In the November issue of D Magazine, freelance writer Jason Sheeler profiled Steven Doyle, founder of CraveDFW. When we assigned Sheeler the job, he had no idea who Doyle was. Sheeler called Doyle and asked if he could tag along on one of his nightly fact-finding missions. The whole evening was recorded, with Doyle’s permission, on audio tape. Sheeler filed the story.
Steven Doyle is not happy with the piece. He feels it’s “mean spirited and odd.”
Since the story hit the streets, I’ve received phone calls, texts, and emails from bartenders, waiters, restaurant owners, and readers who have, as one put it, “observed Doyle in action on numerous occasions.” What is astonishing to me is that none of these people will speak on the record.
So I will.
I don’t “know” Steven Doyle. I’ve met him a few times and he has contributed to SideDish. I think he is a nice person with a big heart and he wants to create a big love fest in the Dallas dining scene. He works hard. But Doyle is a cheerleader masquerading as reporter and he is setting a dangerous precedent for food bloggers following his lead. They attend free media food and drink events and write glowing reports without mentioning the fact they didn’t pay. They posses a scary sense of entitlement: “I have a food blog let me in.” Do their reports serve the reader? No, they serve the restaurant industry.
If I’m a restaurant owner, I’m not going on the record to say anything against food bloggers who attend my media dinner and, in turn, talk, blog, and tweet about my yummy food. It’s free advertising. I can’t blame them. Hell, I even feel sorry for restaurant PR people—who needs to hire one if you can get 50 food bloggers with advance degrees in social media to spread your message. Doyle claims he doesn’t take anything other than what all members of the media are offered. However, plenty of people have reported otherwise. Truthfully, if Doyle would “own” his modus operandi, he could be an appealing personality. His recent gig as host of the celebrity kitchen at the State Fair proved he can carry an audience. His website could be a respectable pay-for-play alternative like an insidery version of Where magazine. Crowds at the bars part as he enters. His groupies wear I Heart Steve “tour” jackets. Instead, Doyle chooses to deny and retreat.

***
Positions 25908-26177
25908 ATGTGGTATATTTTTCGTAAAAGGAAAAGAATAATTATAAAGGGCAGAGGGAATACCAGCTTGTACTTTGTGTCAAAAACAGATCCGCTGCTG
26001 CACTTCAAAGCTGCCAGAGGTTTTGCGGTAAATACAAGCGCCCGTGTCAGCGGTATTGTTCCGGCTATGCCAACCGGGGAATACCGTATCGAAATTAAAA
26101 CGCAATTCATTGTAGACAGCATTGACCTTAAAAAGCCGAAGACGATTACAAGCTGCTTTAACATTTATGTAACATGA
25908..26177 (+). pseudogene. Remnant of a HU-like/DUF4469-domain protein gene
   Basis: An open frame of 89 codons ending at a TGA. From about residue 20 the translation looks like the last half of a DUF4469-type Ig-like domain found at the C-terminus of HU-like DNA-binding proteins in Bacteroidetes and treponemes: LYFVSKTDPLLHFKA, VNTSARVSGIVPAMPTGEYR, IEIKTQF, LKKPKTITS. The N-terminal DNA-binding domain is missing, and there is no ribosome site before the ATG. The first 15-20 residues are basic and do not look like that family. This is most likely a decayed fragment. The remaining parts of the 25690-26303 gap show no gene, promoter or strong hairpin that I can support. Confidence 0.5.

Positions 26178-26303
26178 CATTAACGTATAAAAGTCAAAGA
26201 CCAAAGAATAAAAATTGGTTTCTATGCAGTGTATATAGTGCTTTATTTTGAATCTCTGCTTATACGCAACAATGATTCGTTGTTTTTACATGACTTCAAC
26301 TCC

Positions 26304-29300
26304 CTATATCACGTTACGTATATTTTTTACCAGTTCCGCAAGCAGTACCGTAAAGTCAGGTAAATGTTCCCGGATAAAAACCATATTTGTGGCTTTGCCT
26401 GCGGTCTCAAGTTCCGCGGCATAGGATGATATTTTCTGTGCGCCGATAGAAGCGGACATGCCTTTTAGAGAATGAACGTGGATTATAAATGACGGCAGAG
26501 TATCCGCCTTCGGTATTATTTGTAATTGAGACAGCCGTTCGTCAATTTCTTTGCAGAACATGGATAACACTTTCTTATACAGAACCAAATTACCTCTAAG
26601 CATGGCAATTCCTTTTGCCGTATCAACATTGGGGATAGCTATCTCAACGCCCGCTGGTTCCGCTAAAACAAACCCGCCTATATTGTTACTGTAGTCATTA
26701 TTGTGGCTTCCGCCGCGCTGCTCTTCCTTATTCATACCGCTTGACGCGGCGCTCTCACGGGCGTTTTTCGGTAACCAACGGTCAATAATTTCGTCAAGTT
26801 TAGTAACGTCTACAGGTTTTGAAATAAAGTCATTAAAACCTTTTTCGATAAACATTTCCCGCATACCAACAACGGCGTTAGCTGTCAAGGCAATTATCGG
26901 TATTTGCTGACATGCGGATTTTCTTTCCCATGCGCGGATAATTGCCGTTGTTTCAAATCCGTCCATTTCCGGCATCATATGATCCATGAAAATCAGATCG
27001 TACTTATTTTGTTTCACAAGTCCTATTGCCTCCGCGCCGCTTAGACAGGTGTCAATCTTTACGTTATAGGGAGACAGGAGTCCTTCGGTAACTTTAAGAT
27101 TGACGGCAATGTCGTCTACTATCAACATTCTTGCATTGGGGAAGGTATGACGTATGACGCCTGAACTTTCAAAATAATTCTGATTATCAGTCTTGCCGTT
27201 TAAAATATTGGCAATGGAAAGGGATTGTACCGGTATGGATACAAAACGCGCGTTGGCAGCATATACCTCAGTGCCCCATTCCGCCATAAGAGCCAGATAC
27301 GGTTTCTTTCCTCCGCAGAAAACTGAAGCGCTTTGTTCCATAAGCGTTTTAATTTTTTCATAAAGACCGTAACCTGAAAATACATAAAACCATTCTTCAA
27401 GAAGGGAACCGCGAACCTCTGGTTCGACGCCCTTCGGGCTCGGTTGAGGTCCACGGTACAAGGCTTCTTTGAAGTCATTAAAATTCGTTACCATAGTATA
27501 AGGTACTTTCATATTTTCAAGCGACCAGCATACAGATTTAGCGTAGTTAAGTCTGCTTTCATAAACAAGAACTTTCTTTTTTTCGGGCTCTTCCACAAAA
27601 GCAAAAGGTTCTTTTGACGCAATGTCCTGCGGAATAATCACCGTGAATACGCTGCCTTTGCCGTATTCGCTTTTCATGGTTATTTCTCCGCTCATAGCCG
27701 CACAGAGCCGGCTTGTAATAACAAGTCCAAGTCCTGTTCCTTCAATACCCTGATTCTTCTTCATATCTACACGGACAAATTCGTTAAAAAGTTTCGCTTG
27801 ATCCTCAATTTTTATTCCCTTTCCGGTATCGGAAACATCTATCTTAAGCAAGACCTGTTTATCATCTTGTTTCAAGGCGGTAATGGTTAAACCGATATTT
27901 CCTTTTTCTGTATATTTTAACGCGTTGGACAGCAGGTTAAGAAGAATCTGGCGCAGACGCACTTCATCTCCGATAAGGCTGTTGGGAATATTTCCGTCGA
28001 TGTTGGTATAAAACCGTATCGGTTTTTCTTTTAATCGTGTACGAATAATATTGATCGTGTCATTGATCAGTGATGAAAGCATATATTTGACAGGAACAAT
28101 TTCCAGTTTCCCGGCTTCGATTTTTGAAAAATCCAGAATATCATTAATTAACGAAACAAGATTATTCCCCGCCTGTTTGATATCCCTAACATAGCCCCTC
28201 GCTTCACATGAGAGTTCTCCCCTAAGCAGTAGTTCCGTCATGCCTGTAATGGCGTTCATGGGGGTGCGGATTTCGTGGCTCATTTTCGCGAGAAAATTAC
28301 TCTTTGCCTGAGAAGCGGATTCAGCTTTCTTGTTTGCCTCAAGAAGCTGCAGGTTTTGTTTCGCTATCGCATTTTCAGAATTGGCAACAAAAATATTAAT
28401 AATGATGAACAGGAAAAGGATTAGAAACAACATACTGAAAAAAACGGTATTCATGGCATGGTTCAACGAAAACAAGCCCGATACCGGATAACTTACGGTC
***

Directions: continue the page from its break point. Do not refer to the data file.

I’m no shrink but Doyle’s need to be first at reporting a restaurant opening or closing is unhealthy. Many restaurant operators have said that if a story about them appears in another blog, they get a text, email, or phone call from Doyle. “He basically bullies me by saying ‘why didn’t you call me?’ or ‘your place is busy because of me,’” said one bar owner who, of course, doesn’t want his name used.
It’s the dawn of a new age in food writing. Everybody’s a food critic. The Associated Press standards are slipping fast. So are the FTC’s “Guides Concerning the Use of Endorsements and Testimonials in Advertising,” which states bloggers can be fined up to $11,000 for not disclosing freebies. The FTC explains that an “in-kind payment” for a blog post is considered an endorsement and the payment must be disclosed.
Doyle thinks I am out to get him and bring down all of the Dallas food bloggers. Am I making too much of a big deal out of this? You are the reader, what do you think?